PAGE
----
I lost track of Etō after the 1960s, and he seemed to disappear after he returned to Japan. At first, I thought this was because I don’t speak fluent Japanese. But after recently researching Etō’s life, I found that his music seemed to disappear from the koto scene in Japan, as well. Why this happened is still a mystery to me.
Since Kimio Etō died in 2012, Japanese musicians seem to be re-discovering his music. I’ve noticed a few more YouTube videos of koto musicians playing his works, and at least two new books about his life. It’s sad that Etō seems to be becoming one of those artists who is more recognized after his death. After talking to his eldest son, Hiroyuki, he expressed hope that more people will play his father’s music to keep it alive, and has been helpful in sending me some of Etō’s music, often written in manuscript.
In researching Mr. Etō’s music, I have also discovered that much of the written music is a bit different from his recordings, and sometimes, his live performance recordings are also varied. Because he was blind and played by ear, of course, he often changed the way he performed a piece on the spot. Even some of the titles of his songs have different titles in the U.S. than in Japan, another reason for the difficulty in locating his music. For these reasons, and because I have wanted to perform these numbers for so many years, I arranged most of these pieces for this concert based on what I could hear by my own ear on his LP recordings.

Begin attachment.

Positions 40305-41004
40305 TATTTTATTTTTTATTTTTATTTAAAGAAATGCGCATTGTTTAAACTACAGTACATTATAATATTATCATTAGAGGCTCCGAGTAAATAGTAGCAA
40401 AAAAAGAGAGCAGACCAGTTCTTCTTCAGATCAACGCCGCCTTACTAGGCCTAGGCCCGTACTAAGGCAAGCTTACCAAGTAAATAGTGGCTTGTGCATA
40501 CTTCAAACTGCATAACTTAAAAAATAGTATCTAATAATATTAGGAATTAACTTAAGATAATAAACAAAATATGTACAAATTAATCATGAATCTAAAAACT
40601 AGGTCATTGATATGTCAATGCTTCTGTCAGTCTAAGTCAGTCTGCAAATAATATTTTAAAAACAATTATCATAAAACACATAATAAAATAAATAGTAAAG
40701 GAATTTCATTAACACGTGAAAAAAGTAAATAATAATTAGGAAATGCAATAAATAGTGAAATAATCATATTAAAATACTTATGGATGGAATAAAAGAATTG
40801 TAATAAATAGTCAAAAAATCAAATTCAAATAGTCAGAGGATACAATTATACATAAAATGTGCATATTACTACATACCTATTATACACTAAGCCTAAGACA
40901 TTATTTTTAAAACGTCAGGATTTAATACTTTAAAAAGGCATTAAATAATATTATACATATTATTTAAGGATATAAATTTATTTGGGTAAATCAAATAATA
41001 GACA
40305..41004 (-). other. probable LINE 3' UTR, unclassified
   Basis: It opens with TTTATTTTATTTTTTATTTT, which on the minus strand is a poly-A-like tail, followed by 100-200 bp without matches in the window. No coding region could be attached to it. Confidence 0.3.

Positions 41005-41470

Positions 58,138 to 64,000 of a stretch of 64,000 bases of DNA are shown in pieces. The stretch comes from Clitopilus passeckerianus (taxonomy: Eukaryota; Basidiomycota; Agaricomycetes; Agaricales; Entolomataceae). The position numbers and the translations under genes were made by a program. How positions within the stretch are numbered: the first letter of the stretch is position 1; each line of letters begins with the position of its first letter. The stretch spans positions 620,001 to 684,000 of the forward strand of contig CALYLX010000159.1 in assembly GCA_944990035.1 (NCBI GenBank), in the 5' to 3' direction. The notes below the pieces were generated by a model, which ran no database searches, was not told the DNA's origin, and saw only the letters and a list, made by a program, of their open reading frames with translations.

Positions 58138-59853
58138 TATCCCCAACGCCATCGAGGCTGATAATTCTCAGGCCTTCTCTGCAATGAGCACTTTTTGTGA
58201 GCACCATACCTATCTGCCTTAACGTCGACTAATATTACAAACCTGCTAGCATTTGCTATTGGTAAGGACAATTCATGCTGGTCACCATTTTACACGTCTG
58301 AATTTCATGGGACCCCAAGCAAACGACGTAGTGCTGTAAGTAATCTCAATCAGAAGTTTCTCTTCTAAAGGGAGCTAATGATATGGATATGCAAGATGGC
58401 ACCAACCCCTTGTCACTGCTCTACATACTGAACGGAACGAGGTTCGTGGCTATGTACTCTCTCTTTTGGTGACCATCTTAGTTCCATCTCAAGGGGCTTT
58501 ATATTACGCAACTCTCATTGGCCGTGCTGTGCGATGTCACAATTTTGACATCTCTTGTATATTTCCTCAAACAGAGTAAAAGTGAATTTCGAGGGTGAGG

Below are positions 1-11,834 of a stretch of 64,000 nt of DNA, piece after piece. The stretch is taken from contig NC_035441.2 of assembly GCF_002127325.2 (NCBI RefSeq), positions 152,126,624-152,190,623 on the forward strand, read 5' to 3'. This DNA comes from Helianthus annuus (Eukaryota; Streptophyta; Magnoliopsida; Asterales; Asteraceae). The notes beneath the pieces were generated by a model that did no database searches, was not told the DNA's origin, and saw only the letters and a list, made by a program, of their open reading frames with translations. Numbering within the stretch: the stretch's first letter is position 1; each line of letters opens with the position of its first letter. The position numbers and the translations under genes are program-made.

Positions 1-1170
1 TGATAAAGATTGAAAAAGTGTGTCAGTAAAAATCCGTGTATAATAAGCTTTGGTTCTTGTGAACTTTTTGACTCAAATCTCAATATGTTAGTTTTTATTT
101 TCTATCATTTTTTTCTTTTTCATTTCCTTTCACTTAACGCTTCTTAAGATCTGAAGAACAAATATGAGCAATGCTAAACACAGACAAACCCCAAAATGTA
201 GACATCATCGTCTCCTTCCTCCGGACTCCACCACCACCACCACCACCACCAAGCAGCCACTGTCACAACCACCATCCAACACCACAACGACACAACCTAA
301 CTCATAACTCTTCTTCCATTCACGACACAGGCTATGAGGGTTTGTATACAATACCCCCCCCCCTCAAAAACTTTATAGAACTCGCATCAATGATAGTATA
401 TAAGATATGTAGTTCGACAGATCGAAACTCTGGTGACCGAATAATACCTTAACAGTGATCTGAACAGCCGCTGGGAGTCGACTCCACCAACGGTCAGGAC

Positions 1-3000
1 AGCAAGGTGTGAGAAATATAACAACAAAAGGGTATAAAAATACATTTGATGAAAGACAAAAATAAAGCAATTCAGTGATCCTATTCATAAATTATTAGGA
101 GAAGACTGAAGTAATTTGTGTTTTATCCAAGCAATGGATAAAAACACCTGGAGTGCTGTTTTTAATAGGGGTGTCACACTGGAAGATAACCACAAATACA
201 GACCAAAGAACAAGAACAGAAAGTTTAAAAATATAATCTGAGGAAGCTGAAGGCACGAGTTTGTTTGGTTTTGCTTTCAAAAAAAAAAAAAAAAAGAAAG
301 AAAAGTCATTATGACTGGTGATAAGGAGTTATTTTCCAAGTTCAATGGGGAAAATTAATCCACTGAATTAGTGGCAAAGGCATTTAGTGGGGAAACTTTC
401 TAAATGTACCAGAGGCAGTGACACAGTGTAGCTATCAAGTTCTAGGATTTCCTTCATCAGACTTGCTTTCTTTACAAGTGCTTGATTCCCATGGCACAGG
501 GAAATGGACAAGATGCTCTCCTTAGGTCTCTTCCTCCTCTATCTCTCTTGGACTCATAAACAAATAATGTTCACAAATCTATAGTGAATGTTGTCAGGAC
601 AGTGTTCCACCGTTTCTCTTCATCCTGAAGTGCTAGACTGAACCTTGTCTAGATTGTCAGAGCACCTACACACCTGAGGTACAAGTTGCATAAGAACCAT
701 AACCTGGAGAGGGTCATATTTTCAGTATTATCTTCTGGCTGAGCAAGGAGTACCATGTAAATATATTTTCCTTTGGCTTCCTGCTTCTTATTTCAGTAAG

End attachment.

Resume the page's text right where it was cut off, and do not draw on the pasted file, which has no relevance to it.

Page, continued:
It has been a lifelong dream of mine to be able to present a concert of Kimio Etō compositions. Because Etō’s songs are quite challenging, I am presenting this concert now before my fingers can’t play the fast passages. I’m fortunate to have two advanced koto performers with me, Brian Mitsuhiro Wong and Isabella Kazuai Lew to help me with this presentation. We will be performing at a natural distance using the koto as our measurement because the koto is about 6+ feet long.
Kimio Etō created extraordinary music in his lifetime, and it is a shame that the success he experienced while he was in the U.S. did not continue when he returned to Japan. He introduced Japanese koto music to American and world audiences in a way that had never been done before. Etō inspired me in so many ways, and I hope I have been able to continue the legacy he started in some way. I hope you enjoy this concert of Kimio Etō music as I am excited to finally perform these pieces for you.